You have found a strong place in the community of transients. What values do you think your home instilled in you, that you take on the road?
I value a sense of “home” and splitting our year between two locations has helped me realize that the very idea of home is increasingly liminal, and it’s ok. By that, I mean I redefine it every single day in relation to where my feet are on this earth and who I am with. Somedays I feel that a clump of sagebrush is more my home that the Airstream or our farm or where I grew up in Canada. For me, it’s relative to time and place and it’s dependant on how calm or centered I feel within.
I admire your outside the box approach to career and home. Do you see yourself as somebody who took a leap of faith to live in an unconventional way or do you think it kind of just happened?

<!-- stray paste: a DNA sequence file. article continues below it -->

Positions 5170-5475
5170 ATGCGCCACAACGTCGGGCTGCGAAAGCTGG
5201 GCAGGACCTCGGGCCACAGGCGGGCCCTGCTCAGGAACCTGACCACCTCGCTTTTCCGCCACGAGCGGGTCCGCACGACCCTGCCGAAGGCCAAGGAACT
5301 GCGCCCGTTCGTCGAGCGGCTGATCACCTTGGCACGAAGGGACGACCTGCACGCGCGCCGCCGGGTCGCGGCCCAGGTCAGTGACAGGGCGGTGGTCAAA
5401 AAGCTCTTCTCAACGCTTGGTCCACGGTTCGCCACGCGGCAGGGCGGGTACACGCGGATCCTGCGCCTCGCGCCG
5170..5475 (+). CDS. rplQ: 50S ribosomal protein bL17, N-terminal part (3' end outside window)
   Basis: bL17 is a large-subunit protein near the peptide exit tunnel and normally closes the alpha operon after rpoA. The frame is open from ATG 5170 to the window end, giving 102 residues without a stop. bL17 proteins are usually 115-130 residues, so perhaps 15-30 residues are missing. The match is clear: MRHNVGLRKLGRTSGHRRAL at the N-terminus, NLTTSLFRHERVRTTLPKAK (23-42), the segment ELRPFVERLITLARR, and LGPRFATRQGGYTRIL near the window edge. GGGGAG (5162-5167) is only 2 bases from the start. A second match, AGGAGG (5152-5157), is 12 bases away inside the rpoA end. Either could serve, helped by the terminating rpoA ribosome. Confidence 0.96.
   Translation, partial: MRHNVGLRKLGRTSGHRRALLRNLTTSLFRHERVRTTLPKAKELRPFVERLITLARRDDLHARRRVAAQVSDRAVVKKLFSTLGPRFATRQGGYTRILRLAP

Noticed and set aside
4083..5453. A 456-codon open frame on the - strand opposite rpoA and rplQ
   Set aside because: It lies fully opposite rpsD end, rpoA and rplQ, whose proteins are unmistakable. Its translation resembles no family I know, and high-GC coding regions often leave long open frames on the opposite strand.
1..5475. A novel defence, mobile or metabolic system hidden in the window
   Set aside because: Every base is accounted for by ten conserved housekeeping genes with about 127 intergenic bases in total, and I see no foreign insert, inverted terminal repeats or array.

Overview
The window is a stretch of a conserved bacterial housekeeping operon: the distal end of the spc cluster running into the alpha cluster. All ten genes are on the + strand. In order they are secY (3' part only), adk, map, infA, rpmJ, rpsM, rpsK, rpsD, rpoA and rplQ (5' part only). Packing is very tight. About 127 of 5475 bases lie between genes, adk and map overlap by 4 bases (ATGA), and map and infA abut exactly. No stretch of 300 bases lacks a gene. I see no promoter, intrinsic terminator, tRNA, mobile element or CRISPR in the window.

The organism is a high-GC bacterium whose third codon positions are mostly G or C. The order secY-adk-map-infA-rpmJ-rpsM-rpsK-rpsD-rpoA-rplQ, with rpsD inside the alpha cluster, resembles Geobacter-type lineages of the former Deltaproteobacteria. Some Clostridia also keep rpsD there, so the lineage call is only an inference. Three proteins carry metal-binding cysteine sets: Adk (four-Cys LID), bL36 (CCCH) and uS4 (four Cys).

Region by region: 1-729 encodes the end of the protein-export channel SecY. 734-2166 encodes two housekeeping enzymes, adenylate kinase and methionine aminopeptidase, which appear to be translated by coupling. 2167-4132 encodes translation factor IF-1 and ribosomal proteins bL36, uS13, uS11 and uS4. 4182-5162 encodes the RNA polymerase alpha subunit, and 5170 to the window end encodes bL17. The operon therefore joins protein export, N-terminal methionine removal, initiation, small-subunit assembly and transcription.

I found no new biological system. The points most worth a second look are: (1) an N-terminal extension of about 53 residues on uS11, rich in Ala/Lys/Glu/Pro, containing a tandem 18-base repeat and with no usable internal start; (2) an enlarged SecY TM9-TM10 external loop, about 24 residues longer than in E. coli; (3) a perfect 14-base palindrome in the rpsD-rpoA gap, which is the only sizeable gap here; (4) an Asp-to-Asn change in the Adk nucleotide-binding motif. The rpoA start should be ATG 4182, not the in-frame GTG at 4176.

I take leaps of faith every single day but I’m not sure “leap of faith” is the right phrase for what I do or how I approach my work and my life. I try to say yes as often as possible, especially to new experiences, especially if I’m scared of the experience.
For example, this week, in a 24 hour segment of time, I said yes to writing/co-writing two different film scripts. I am NOT a film script writer. I have no idea what I am doing.
The work scares me a little, so I said yes. I might love writing film scripts, I might hate it, I’m going to try it and decide if it’s for me or not.